2 min read
two commercial calves

The cattle inventory is at its lowest point in several years, and prices are higher than they have been in several years. The natural question is when does the cattle herd start to rebuild itself? After all, the cattle cycle shows that historically, the cattle inventory has an inverse relationship with the price of feeder cattle. In other words, when the inventory is higher, the prices get cheaper, and as the inventory goes down, the prices get higher. Figure 1 shows the relationship between price of western Kansas 500 to 600 pound steers and the United States cattle inventory. It should be noted that while Alabama’s local calf price may be lower than western Kansas, they tend to follow the these prices.

While there are no absolutes in the world of cattle production and markets, one thing that is for sure is that when prices get high, cattle producers want to retain more heifers and expand their herd to capitalize on those high price calves. Yet, so far, this hasn’t really started if you look at the data. Why? There are a couple of things to consider.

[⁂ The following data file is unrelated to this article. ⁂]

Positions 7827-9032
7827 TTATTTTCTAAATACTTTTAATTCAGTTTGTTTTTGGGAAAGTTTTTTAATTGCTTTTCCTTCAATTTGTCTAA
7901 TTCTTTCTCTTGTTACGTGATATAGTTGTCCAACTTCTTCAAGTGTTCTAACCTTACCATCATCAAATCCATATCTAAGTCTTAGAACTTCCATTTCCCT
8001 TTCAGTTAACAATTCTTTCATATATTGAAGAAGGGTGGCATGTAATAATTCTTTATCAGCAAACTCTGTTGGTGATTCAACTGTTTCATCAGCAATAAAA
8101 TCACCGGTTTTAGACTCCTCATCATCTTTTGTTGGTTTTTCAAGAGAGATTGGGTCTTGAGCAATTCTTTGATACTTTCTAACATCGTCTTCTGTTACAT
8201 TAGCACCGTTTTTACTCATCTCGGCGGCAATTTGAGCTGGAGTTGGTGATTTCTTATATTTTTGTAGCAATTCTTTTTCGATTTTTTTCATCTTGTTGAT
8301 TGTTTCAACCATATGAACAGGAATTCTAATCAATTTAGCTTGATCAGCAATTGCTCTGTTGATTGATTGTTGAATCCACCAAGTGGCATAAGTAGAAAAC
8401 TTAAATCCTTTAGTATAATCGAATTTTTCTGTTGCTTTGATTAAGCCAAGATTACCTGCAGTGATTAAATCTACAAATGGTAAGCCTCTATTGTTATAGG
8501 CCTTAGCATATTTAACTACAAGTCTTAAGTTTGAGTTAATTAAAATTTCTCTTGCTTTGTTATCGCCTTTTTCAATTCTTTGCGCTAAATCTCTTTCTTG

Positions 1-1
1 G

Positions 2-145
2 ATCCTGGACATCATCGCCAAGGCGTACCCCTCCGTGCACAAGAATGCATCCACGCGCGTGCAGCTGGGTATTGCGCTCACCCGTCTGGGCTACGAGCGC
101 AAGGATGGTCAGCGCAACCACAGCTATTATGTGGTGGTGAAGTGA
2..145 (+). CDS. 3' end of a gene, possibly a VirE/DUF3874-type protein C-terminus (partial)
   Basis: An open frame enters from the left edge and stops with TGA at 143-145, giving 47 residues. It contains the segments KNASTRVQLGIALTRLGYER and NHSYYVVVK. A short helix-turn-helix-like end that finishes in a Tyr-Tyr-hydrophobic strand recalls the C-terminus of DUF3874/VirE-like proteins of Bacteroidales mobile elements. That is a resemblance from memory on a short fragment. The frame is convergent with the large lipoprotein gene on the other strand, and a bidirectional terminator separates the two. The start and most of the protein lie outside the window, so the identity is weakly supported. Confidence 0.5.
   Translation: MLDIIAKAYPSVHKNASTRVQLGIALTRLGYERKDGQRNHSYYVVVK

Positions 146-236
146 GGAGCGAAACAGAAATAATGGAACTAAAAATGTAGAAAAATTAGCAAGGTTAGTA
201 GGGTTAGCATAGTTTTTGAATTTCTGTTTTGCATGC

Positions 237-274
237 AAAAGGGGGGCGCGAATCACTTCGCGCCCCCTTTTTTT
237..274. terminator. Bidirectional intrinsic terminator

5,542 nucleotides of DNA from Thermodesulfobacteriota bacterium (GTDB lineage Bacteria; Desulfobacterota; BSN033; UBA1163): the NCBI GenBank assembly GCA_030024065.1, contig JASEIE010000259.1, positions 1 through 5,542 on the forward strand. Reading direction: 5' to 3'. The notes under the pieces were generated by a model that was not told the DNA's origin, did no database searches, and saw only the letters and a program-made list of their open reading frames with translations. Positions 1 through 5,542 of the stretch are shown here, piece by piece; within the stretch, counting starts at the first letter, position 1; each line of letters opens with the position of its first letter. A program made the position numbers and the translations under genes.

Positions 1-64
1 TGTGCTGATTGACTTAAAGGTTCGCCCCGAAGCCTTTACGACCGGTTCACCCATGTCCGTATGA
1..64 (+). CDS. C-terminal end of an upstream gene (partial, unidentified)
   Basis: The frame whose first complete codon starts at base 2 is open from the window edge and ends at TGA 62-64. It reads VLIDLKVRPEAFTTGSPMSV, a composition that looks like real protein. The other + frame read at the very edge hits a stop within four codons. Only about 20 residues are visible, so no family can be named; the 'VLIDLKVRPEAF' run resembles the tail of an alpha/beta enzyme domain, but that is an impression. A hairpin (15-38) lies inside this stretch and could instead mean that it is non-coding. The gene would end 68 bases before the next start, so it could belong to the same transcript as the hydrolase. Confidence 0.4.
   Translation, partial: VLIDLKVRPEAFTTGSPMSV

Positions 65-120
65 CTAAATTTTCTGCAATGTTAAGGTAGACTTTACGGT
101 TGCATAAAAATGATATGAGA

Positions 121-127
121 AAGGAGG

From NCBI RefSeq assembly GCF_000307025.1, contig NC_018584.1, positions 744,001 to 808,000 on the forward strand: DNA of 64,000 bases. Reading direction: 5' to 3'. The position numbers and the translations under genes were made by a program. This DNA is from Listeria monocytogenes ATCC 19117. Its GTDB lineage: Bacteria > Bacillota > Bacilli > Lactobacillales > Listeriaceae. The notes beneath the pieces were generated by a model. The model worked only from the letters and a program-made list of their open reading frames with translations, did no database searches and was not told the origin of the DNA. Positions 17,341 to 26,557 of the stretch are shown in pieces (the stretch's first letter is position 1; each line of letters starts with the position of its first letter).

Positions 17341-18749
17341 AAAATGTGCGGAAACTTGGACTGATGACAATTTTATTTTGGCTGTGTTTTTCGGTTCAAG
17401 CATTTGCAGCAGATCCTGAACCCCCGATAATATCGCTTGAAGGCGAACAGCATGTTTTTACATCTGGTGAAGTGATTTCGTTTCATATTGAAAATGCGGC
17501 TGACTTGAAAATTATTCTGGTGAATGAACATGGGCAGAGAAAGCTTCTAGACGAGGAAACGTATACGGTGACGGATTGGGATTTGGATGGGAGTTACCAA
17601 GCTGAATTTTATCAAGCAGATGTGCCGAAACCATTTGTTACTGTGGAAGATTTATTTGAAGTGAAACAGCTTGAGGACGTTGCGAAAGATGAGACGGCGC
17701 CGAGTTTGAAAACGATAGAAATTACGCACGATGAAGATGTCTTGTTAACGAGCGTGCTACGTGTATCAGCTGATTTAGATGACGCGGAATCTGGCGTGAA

First, where are the cattle? The short answer is that there are cattle all across the continental US, but a large portion of them are in the southern and high plains portion of the country. This includes Texas, Oklahoma, Kansas, etc. If you look at the trends there, you see where a lot of the cattle inventory numbers have declined (Figures 2 & 3).

Then, by looking at the drought monitor it is easy to see why those cattle numbers are lower and why it probably won’t change soon (Figure 4)

So, when does the cattle herd start to grow again. There is nobody that knows that for sure, but there is a good bet it’s not until it rains consistently through the middle portion of the country.

a bar graph depicting calf prices and cattle inventory from the Livestock Marketing Information Center

Figure 1. Calf Prices and Cattle Inventory


map depicting beef cows that calved

Figure 2. Beef Cows that Calved January 1, 2023


map depicting the change in number of beef cows

Figure 3. Change in Beef Cows 2022 to 2023


drought monitor map from May 4.

Figure 4. Drought Monitor Map for May 4, 2023